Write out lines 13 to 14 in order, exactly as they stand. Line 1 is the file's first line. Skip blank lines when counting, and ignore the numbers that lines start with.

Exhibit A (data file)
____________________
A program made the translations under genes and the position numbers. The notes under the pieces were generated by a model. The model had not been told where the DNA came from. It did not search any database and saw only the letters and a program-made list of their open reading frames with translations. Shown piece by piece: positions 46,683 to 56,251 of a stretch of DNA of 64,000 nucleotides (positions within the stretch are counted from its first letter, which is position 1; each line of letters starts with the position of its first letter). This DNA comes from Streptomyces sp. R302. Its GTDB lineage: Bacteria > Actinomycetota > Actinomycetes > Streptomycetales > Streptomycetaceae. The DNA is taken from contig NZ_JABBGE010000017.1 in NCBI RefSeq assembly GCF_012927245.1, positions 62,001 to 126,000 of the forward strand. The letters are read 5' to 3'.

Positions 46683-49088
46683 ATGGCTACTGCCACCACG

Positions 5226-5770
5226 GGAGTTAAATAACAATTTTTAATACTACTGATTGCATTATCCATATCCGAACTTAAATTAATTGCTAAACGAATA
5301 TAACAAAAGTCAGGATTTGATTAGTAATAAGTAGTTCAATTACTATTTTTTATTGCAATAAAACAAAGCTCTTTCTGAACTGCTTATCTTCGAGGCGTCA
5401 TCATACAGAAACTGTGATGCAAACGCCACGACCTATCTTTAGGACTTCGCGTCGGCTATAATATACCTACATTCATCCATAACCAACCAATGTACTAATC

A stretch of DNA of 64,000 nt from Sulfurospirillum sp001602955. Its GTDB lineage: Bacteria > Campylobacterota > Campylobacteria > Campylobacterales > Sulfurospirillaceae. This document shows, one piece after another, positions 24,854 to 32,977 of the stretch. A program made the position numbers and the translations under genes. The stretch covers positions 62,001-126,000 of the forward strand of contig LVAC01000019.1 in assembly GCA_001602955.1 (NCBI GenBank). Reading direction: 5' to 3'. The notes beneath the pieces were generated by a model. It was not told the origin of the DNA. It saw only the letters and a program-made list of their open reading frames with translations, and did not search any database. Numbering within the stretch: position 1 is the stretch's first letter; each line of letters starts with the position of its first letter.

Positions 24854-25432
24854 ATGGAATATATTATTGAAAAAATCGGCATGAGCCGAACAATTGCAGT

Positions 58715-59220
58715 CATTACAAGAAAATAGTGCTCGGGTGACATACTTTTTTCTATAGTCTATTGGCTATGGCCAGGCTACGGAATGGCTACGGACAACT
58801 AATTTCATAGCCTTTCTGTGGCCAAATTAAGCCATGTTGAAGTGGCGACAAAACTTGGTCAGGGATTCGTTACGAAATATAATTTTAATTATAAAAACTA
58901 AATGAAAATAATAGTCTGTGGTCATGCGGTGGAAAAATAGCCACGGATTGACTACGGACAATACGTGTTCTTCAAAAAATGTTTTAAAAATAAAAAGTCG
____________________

58801 AATTTCATAGCCTTTCTGTGGCCAAATTAAGCCATGTTGAAGTGGCGACAAAACTTGGTCAGGGATTCGTTACGAAATATAATTTTAATTATAAAAACTA
58901 AATGAAAATAATAGTCTGTGGTCATGCGGTGGAAAAATAGCCACGGATTGACTACGGACAATACGTGTTCTTCAAAAAATGTTTTAAAAATAAAAAGTCG